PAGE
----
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While the specifics may vary from country to country, most Trade mark offices will publish a pending Trade mark application to give third parties an opportunity, over a set time period, in which to oppose the trade mark application, before the application matures to registration, and before all the rights that arise from registration are engaged.

In the UK, there is a two month period in which third parties may oppose registration of a Trade mark application. This period may be extended to three months.

The most common reasons for someone wanting to oppose the registration of a trade mark are:

(a) they think the trade mark is one which is not unique (for example that it is generic, misleading or descriptive, etc. These are known also as absolute grounds) to the applicant and should be free for other traders to use; or

(b) they own an earlier trade mark - which does not have to be registered itself - which is the same as, or similar to, the pending trade mark (known as relative grounds).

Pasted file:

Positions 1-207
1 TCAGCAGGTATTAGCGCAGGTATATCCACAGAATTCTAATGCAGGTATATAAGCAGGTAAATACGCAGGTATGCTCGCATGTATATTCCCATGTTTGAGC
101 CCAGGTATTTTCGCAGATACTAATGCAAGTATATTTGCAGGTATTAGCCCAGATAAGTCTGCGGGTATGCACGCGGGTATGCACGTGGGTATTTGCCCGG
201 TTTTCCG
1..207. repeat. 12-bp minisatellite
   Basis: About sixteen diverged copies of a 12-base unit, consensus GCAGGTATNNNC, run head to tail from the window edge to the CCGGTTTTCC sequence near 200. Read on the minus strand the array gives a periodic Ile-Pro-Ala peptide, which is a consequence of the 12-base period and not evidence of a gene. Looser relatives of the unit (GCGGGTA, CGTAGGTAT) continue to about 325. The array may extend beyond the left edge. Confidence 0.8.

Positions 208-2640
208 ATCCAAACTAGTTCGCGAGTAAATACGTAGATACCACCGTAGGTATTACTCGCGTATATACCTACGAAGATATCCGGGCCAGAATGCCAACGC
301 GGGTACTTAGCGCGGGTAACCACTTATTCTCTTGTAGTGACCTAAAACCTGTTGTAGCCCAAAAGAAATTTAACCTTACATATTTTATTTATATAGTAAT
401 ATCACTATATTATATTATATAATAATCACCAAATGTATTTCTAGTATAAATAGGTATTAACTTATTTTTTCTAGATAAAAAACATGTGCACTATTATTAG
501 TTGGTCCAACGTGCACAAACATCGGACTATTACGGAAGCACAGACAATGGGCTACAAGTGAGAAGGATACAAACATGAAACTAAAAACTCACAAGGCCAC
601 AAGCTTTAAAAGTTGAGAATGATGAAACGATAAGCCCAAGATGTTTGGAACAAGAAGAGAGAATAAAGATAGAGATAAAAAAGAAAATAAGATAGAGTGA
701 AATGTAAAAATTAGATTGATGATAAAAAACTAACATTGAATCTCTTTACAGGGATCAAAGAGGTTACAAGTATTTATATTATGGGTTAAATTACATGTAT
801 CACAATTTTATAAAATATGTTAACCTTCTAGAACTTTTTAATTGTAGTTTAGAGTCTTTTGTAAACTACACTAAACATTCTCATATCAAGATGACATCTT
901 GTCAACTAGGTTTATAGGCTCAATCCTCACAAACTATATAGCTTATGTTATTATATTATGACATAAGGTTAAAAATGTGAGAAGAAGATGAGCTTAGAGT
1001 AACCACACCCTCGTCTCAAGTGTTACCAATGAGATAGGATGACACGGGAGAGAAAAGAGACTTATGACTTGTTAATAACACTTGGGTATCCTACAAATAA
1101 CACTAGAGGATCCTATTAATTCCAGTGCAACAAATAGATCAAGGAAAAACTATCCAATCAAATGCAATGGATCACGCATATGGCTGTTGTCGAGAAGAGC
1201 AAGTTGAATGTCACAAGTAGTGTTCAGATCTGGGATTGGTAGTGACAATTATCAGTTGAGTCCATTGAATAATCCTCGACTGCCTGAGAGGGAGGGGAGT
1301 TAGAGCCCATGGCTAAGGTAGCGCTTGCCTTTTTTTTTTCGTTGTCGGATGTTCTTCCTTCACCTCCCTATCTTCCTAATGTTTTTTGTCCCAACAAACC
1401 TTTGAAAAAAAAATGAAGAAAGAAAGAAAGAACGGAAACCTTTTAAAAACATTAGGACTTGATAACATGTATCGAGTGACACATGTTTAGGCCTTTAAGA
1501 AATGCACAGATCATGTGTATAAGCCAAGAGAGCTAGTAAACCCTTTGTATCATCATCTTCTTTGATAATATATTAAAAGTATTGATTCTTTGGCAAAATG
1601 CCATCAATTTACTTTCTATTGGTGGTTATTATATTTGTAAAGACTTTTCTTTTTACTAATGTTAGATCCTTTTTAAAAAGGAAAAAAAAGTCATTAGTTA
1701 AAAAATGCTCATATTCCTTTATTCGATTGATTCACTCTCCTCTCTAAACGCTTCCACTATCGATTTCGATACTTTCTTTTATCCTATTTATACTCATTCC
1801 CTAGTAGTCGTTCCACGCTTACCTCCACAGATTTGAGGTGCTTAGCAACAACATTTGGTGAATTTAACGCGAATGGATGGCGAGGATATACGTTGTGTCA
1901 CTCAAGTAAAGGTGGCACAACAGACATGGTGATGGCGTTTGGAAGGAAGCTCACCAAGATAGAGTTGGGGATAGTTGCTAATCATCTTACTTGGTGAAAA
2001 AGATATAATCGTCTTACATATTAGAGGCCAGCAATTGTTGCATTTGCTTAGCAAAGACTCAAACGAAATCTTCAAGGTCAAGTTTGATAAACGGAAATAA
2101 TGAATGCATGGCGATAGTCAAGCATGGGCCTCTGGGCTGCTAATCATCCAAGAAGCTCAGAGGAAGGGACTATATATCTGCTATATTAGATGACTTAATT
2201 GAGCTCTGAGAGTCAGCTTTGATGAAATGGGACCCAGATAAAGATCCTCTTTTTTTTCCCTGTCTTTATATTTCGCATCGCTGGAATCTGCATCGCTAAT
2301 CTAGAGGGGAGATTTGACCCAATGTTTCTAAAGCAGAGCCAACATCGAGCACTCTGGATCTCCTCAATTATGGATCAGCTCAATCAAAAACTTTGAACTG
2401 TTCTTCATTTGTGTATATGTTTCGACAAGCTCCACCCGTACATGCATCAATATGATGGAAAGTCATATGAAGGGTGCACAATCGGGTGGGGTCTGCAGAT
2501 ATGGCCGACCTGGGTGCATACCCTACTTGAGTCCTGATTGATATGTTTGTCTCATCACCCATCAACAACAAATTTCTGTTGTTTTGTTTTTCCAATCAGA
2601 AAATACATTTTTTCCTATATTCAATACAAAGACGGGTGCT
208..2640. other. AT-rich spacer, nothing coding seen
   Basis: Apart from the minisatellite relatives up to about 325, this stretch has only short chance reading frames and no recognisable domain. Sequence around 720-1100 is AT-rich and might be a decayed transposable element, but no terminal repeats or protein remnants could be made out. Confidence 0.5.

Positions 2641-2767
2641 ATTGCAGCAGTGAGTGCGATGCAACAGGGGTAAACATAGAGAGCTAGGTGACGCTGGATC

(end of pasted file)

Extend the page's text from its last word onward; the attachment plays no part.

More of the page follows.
(c) they believe that the mark was registered in bad faith.

Generally, the opposer must have standing (a legitimate interest that would be threatened by registration of the mark) to oppose.

Opposition proceedings can result in one of three ways:

1. the opposition could fail and the UK Intellectual Property Office (UKIPO) will register the trade mark;
2. the opposition succeeds and the UKIPO will refuse to register the trade mark; or
3. the opposition partly succeeds, and the applicant is obliged to limit their list of goods or services to those which have not been objected to.

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